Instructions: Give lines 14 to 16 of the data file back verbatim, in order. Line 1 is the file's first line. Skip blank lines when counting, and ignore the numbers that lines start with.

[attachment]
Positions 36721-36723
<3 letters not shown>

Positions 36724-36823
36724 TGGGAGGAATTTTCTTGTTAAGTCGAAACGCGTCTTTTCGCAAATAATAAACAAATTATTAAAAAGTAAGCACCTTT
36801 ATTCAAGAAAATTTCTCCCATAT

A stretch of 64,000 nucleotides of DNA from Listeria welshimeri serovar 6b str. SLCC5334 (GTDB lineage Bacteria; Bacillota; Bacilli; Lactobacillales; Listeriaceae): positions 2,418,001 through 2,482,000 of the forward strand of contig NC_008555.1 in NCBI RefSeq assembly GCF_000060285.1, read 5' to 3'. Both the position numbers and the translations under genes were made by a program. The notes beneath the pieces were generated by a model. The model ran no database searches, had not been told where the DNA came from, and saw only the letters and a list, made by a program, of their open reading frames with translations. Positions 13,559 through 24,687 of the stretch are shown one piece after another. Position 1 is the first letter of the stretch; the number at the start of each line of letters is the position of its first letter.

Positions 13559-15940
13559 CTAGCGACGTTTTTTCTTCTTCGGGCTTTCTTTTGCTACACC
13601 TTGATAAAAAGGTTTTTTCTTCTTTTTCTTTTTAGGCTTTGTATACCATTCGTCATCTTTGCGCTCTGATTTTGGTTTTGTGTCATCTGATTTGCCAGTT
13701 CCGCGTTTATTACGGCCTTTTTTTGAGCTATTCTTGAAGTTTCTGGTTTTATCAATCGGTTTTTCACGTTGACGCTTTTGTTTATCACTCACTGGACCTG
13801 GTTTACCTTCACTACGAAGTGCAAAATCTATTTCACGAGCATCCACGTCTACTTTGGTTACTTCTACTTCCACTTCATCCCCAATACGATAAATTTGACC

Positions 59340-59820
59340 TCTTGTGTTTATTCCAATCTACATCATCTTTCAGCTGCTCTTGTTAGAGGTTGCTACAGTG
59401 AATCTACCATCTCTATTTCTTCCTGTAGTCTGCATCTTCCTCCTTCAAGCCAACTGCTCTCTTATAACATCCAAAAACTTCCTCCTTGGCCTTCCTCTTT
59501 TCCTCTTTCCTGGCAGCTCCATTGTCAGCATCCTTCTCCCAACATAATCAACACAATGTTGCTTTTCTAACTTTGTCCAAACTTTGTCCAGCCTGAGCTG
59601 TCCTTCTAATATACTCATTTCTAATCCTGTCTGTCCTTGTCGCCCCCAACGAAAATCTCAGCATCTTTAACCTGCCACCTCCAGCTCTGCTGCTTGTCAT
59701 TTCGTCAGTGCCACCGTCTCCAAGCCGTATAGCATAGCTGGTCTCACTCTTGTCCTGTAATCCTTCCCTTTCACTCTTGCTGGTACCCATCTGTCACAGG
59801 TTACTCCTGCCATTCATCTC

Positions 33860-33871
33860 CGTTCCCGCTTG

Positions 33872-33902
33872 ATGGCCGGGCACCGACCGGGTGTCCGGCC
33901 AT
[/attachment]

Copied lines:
59401 AATCTACCATCTCTATTTCTTCCTGTAGTCTGCATCTTCCTCCTTCAAGCCAACTGCTCTCTTATAACATCCAAAAACTTCCTCCTTGGCCTTCCTCTTT
59501 TCCTCTTTCCTGGCAGCTCCATTGTCAGCATCCTTCTCCCAACATAATCAACACAATGTTGCTTTTCTAACTTTGTCCAAACTTTGTCCAGCCTGAGCTG
59601 TCCTTCTAATATACTCATTTCTAATCCTGTCTGTCCTTGTCGCCCCCAACGAAAATCTCAGCATCTTTAACCTGCCACCTCCAGCTCTGCTGCTTGTCAT